How To - Sue For Asbestos Exposure

How To - Sue For Asbestos Exposure

Asbestos has been shown to cause a form of cancer called Mesothelioma and this has produced many lawsuits against manufacturers and users of asbestos. These lawsuits are personal injury lawsuits, unless the plaintiff dies, in which case they usually become wrongful death lawsuits. They are complex class action lawsuits, often involving a large number of defendants and are handled by law firms which specialize in asbestos litigation.

Mesothelioma lawyers work on a "contingency" basis - which means you don't pay any legal fees unless they win a settlement for you.

Asbestos Lawsuit FAQ
"I was exposed to asbestos over 25 years ago but only recently developed symptoms. Can I still sue?"
Yes. The litigation clock starts ticking from the date of your diagnosis, not from the date of your exposure.

"Is it expensive to hire a top asbestos law firm?"
No. It costs nothing. You only pay legal fees if your lawyer wins your case."

"What do I need in order to file a lawsuit?"
There are specific requirements.

What is Asbestos?
Asbestos is a set of 6 naturally occurring silicate minerals and has been mined for over 4,000 years. The world's biggest asbestos mine was near the town of Asbestos in Quebec Canada - and this was shut down by the Canadian Government in 2012. Asbestos has been used in a large number of applications including: fire retardant coatings, concrete, bricks, pipes and fireplace cement, heat fire and acid resistant gaskets, pipe insulation, ceiling insulation, fireproof drywall, flooring, roofing, lawn furniture, and drywall joint compound.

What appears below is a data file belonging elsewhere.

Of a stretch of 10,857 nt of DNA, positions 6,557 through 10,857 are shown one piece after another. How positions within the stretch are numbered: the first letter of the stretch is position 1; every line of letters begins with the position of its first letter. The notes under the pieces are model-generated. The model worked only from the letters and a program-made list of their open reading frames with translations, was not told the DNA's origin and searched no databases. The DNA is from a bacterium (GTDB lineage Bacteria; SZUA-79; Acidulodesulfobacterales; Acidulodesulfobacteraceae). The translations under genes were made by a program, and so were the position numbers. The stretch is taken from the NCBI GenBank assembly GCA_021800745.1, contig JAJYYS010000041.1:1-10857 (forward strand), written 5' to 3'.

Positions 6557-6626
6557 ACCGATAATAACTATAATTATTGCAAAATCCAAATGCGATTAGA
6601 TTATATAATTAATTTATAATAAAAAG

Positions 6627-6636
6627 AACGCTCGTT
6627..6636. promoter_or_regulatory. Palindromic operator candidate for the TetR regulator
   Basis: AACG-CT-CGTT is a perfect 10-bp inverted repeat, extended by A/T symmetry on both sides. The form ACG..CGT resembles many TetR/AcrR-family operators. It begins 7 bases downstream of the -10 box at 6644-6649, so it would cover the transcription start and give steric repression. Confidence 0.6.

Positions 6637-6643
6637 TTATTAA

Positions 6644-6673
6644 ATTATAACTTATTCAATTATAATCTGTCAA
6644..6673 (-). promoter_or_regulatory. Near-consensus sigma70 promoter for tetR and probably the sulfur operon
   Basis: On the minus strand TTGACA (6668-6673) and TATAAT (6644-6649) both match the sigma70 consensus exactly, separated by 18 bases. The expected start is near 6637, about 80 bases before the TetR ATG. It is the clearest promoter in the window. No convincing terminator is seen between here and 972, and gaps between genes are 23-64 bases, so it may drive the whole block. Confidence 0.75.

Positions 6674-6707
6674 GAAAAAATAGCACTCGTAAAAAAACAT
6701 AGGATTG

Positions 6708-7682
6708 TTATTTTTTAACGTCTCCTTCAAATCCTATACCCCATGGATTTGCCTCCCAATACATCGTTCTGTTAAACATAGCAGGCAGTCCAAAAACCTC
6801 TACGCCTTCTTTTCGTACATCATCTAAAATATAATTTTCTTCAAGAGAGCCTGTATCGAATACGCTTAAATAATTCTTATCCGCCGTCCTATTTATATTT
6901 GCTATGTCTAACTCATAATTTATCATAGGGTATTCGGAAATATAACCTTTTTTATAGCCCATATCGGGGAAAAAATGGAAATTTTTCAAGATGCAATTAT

What is Mesothelioma?
Mesothelioma is a rare form of cancer that develops in the mesothelium, the protective lining that covers many of the internal organs of the body. The most common location for mesothelioma is the pleura (the outer lining of the lungs and internal chest wall), but it can also occur in the peritoneum (the lining of the abdominal cavity), the pericardium (the sac that surrounds the heart), or the tunica vaginalis (a sac that surrounds the testis).

Signs and Symptoms of Mesothelioma
Symptoms or signs of mesothelioma may not appear until 20 to 50 years (or more) after exposure to asbestos. Shortness of breath, cough, and pain in the chest due to an accumulation of fluid in the pleural space (pleural effusion) are often symptoms of pleural mesothelioma.

When was Asbestos Banned?
In 1973, the EPA banned spray-applied surfacing asbestos-containing material for fireproofing/insulating purposes.

In 1975, the EPA banned installation of asbestos pipe insulation and asbestos block insulation on facility components, such as boilers and hot water tanks, if the materials are either pre-formed (molded) and friable or wet-applied and friable after drying.

In 1978, the EPA banned spray-applied surfacing materials for purposes not already banned.

In 1977, the Consumer Product Safety Commission (CPSC) banned the use of asbestos in artificial fireplace embers and wall patching compounds.

In 1989, the EPA issued a final rule under Section 6 of Toxic Substances Control Act (TSCA) banning most asbestos-containing products. But in 1991 this rule was overturned by the Fifth Circuit Court of Appeals. As a result, there are still many asbestos products that are not banned.

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Content written and posted by Ken Abbott